For two and a half months, Calvin Say could not muster the required 26 votes to win another two-year term as speaker of the Hawaii House of Representatives.

On Wednesday, he was elected unanimously by his 50 colleagues — 42 Democrats (including himself) and eight Republicans.

What on earth changed?

And what does this say about the 2011 Legislature?

Speaker Say was the winner on Wednesday, House dissidents the losers and House Republicans somewhere in the middle.

While precise details will not emerge until Thursday about what the 25 Democratic supporters of Say and the 17 who favored Sylvia Luke or Roy Takumi agreed upon, three of the four top leadership positions will not change from what they were last session: Say’s, Majority Leader Blake Oshiro‘s and Finance Chair Marcus Oshiro‘s.

Say did allow that two women would be elevated in House leadership — the vice speakership is vacant — but they will not include Luke, who once served as Say’s vice speaker.

And, Say says there was no “dealing or concessions” with the GOP.

As House members gathered outside the chamber after the voice vote in an afternoon session, Say had his arm around Luke’s waist. Both put a positive spin on the turn of events.

“We are now able to work together,” said Luke. “Everyone acted generously … We are moving forward on a workable solution. In the end I am very happy.”

“I’ve always been for the greater good of the Democratic Caucus,” said Say. “This is not all about Calvin Say.”

A Divided Caucus?

Actually, in many ways it was very much about Calvin Say.

About an hour after the vote, the House issued a press release that noted, “The upcoming 2011 session will be his 13th year as Speaker. He was first elected to the House in 1976.”

The actual vote for speaker was also delayed from the grand opening ceremonies that morning, though many people packed the House gallery to see exactly that. Over in the Senate, by contrast, Shan Tsutsui was smoothly crowned president.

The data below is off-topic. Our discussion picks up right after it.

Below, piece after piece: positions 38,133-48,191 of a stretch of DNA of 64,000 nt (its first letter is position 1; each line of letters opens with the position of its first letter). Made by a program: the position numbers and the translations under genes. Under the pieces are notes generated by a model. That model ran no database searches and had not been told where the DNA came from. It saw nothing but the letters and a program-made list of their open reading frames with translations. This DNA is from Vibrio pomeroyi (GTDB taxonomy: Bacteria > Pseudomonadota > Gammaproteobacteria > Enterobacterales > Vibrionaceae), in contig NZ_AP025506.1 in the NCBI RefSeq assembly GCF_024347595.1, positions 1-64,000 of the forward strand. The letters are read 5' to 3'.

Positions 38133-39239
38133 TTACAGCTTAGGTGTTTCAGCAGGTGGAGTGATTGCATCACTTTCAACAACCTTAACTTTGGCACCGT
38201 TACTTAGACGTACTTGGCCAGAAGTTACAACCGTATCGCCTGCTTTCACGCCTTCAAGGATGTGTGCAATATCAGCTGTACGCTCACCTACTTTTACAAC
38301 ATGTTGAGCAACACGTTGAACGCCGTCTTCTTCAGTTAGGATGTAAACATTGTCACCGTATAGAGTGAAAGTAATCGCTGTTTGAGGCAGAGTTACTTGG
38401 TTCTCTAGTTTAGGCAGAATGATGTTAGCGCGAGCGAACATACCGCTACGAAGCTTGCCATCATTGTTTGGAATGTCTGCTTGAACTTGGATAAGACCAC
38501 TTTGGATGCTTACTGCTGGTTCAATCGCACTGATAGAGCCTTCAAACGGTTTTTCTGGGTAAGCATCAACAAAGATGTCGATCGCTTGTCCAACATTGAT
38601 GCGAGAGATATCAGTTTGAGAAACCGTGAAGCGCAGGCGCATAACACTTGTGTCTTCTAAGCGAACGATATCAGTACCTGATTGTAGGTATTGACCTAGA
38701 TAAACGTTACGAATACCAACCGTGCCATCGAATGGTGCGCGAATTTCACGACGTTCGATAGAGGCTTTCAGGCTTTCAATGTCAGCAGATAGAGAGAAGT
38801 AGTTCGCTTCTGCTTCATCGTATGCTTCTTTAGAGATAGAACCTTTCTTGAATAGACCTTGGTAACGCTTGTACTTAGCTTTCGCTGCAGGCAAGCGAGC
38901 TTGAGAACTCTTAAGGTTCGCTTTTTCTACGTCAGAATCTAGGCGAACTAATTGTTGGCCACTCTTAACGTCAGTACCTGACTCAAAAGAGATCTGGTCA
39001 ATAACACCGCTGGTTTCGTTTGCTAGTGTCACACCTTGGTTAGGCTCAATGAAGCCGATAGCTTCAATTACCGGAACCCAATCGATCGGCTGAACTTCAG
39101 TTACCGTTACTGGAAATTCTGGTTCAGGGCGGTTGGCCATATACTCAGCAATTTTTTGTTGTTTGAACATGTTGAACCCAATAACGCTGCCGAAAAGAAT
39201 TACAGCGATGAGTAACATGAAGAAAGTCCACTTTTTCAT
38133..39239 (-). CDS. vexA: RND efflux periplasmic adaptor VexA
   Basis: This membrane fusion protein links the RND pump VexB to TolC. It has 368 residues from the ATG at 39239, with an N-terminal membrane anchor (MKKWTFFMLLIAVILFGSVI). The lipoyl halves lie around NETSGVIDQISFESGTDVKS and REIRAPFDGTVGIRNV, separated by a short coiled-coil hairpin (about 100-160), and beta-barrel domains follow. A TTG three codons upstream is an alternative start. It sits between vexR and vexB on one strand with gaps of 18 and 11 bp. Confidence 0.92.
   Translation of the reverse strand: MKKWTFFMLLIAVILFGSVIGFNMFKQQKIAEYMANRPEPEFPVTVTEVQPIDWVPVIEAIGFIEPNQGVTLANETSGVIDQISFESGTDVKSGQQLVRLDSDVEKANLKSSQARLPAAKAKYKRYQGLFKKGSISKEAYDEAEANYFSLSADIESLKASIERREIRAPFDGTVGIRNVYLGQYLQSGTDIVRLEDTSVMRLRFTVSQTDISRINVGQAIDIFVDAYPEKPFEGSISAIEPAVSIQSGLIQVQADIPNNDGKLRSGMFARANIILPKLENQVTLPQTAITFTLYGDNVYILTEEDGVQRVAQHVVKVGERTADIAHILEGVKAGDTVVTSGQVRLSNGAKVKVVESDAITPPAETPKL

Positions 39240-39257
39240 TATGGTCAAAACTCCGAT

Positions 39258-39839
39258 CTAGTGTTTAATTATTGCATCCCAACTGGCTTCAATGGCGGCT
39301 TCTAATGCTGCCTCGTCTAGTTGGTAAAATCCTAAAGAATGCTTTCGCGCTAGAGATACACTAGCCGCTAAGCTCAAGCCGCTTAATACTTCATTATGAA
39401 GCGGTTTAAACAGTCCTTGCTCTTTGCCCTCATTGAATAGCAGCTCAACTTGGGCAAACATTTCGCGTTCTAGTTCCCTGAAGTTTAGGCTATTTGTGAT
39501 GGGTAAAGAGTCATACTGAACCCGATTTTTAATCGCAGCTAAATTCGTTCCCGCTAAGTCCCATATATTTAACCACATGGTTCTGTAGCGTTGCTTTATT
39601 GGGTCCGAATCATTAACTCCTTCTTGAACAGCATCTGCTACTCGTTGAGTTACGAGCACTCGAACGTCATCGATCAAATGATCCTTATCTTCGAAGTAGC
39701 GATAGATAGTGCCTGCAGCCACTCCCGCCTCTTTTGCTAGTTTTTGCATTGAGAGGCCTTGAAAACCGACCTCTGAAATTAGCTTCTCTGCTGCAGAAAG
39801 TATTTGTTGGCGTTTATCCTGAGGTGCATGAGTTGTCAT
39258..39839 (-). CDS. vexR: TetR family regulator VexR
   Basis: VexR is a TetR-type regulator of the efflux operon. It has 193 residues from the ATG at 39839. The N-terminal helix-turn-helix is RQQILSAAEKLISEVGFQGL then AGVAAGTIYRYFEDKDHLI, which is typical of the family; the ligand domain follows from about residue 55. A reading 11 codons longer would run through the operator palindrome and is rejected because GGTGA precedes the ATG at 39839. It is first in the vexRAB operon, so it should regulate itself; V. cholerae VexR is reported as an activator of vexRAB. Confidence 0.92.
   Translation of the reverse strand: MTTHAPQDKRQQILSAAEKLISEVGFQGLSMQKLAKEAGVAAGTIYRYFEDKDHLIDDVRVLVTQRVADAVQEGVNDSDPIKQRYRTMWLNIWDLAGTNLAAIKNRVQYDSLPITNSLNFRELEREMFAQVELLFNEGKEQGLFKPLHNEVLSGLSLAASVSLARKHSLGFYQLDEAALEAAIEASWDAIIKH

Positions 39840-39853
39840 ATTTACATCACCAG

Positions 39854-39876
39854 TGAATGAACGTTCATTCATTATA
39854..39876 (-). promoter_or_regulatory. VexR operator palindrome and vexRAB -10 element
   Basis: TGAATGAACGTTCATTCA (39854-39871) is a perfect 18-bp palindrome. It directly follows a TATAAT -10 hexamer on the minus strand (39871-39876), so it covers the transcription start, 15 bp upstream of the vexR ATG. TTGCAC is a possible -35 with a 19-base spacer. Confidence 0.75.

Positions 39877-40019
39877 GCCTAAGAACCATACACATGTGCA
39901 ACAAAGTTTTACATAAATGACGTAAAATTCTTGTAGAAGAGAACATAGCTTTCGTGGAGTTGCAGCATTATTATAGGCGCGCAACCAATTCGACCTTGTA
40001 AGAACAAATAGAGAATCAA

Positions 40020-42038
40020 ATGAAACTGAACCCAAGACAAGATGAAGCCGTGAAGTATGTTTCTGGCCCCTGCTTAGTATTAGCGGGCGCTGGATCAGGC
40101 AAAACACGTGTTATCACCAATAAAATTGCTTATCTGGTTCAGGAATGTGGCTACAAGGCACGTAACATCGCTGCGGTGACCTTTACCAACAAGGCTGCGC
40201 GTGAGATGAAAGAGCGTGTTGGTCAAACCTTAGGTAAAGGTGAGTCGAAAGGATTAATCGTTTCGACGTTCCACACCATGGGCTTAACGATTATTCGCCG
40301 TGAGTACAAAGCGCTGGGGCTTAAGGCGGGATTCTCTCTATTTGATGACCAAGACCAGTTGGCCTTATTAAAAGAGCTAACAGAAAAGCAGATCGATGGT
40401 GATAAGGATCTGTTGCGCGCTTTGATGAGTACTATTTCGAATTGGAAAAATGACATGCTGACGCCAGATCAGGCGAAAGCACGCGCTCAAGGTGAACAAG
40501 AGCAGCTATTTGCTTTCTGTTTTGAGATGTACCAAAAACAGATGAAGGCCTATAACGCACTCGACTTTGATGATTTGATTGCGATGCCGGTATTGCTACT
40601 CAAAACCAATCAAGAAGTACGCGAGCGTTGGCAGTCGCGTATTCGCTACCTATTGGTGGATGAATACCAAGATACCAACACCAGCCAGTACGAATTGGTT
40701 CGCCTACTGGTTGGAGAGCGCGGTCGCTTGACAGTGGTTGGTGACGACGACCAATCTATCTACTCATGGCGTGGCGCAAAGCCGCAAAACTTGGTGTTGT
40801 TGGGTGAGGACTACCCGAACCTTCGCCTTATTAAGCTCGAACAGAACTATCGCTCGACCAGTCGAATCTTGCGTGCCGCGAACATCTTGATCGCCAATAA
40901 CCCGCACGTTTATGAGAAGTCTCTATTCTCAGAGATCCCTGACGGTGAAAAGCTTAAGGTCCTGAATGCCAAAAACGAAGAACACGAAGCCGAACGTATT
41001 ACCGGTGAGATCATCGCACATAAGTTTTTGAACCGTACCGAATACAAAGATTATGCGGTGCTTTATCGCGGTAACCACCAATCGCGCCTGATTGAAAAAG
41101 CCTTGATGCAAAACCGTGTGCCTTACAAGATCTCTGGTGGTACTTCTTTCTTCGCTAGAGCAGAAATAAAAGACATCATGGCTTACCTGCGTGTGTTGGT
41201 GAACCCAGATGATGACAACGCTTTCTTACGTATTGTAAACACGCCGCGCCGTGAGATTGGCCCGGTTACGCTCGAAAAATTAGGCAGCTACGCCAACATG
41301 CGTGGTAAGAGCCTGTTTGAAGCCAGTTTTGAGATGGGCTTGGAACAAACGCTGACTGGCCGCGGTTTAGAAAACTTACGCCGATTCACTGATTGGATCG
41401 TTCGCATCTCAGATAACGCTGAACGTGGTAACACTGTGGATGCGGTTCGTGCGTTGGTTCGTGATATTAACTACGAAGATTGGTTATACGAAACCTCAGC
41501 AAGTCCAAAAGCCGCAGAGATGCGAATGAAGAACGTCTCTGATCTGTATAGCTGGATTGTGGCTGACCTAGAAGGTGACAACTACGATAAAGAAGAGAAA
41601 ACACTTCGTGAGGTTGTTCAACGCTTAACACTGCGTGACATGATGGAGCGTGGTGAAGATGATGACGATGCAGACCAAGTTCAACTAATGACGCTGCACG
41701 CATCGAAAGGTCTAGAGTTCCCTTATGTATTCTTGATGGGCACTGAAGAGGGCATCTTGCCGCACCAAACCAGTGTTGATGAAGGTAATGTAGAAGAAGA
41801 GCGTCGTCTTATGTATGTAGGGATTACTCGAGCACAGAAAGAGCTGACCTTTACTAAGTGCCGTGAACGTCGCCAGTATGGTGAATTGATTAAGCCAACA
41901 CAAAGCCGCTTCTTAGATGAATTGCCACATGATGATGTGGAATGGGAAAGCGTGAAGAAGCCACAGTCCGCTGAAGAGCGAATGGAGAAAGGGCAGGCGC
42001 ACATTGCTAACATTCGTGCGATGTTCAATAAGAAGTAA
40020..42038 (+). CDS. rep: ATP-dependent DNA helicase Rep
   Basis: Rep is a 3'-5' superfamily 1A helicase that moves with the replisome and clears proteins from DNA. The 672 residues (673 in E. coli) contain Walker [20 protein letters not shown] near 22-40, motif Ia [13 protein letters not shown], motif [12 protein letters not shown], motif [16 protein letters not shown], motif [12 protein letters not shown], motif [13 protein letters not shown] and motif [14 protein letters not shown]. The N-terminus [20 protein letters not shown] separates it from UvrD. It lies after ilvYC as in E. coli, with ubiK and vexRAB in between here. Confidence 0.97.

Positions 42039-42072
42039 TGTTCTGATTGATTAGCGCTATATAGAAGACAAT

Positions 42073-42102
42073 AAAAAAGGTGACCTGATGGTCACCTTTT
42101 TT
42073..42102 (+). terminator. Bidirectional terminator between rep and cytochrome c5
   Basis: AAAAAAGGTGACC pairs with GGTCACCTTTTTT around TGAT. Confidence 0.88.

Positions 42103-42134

Say himself noted the parallel with the last big struggle over House leadership 40 years ago. Speaker Tadao Beppu, Say pointed out, was a Democrat who represented Palolo just as Say does today; then as now, Republicans were involved.

And, for all the exclamations of unity, it’s revealing that immediately after the vote the bloc of 25 went behind closed doors while the 17 dissidents were left on the House floor to cope and comfort one another. The eight Republicans scattered.

(There are 51 House representatives; one seat was vacant until after Wednesday’s vote, when Gov. Neil Abercrombie appointed Georgette “Jo” Jordan to fill the District 45 seat.)

Evoking Lincoln

And then there was Say’s reading of Abraham Lincoln’s Second Inaugural Address. One of the greatest speeches in history, it was delivered — on March 4, 1865 — just as the Union was set to prevail over the South.

“Fondly do we hope, fervently do we pray, that this mighty scourge of war may speedily pass away,” said Lincoln.

Like the 16th president, Say wanted to “bind up the wounds” and begin the healing of a people torn by civil war.

“We are all here to serve the Lord and the state of Hawaii,” he said in closing.

What I say next should not be misconstrued — especially in this time of heightened politic rhetoric and social violence — but it’s ironic to recall that John Wilkes Booth was in the audience for Lincoln’s address.

States of Stress and Grace

It’s been a tough two and a half months.

Say said his wife could not sleep after reading news reports of the battle over speaker. The speaker said he hoped that he would not have to revisit the process in 2012.

The GOP’s stature under Minority Leader Gene Ward and Minority Floor Leader Kymberly Pine has gone up a few notches.

And the dissidents?

Some are disgusted, but many hold their heads high for holding their ground and obtaining some compromise. Keep in mind they could have refused to do so, forcing Say to rely on the GOP votes — something U.S. Sen. Daniel K. Inouye warned would be “disgraceful.”

Which leads to the last point:

As the Senate quickly organized, a new governor put his team together and the congressional delegation was once again controlled by Democrats, the House leadership struggle went all the way to opening day.

Cracks showed. Dirty laundry flapped in the breeze. And Calvin Say remains speaker of a house divided against itself.

“A house divided against itself cannot stand,” you will recall, also comes from Lincoln. It was delivered just three years before the shots were fired at Fort Sumter.

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